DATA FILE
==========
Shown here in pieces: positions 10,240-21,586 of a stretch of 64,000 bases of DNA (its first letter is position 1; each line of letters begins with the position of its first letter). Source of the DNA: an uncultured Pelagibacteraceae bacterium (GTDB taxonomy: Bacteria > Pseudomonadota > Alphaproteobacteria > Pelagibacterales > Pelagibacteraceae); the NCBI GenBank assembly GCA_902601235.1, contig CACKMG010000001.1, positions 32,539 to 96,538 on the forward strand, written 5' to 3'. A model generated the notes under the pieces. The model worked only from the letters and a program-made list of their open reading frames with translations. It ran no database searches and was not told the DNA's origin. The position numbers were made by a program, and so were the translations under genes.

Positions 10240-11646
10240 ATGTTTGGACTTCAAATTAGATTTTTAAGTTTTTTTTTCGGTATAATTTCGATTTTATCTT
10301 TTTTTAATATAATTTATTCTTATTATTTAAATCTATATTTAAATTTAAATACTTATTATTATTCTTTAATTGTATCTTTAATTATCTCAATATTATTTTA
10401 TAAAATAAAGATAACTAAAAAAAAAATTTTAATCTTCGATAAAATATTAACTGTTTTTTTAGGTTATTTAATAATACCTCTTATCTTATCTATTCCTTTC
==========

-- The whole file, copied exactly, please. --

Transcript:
Shown here in pieces: positions 10,240-21,586 of a stretch of 64,000 bases of DNA (its first letter is position 1; each line of letters begins with the position of its first letter). Source of the DNA: an uncultured Pelagibacteraceae bacterium (GTDB taxonomy: Bacteria > Pseudomonadota > Alphaproteobacteria > Pelagibacterales > Pelagibacteraceae); the NCBI GenBank assembly GCA_902601235.1, contig CACKMG010000001.1, positions 32,539 to 96,538 on the forward strand, written 5' to 3'. A model generated the notes under the pieces. The model worked only from the letters and a program-made list of their open reading frames with translations. It ran no database searches and was not told the DNA's origin. The position numbers were made by a program, and so were the translations under genes.

Positions 10240-11646
10240 ATGTTTGGACTTCAAATTAGATTTTTAAGTTTTTTTTTCGGTATAATTTCGATTTTATCTT
10301 TTTTTAATATAATTTATTCTTATTATTTAAATCTATATTTAAATTTAAATACTTATTATTATTCTTTAATTGTATCTTTAATTATCTCAATATTATTTTA
10401 TAAAATAAAGATAACTAAAAAAAAAATTTTAATCTTCGATAAAATATTAACTGTTTTTTTAGGTTATTTAATAATACCTCTTATCTTATCTATTCCTTTC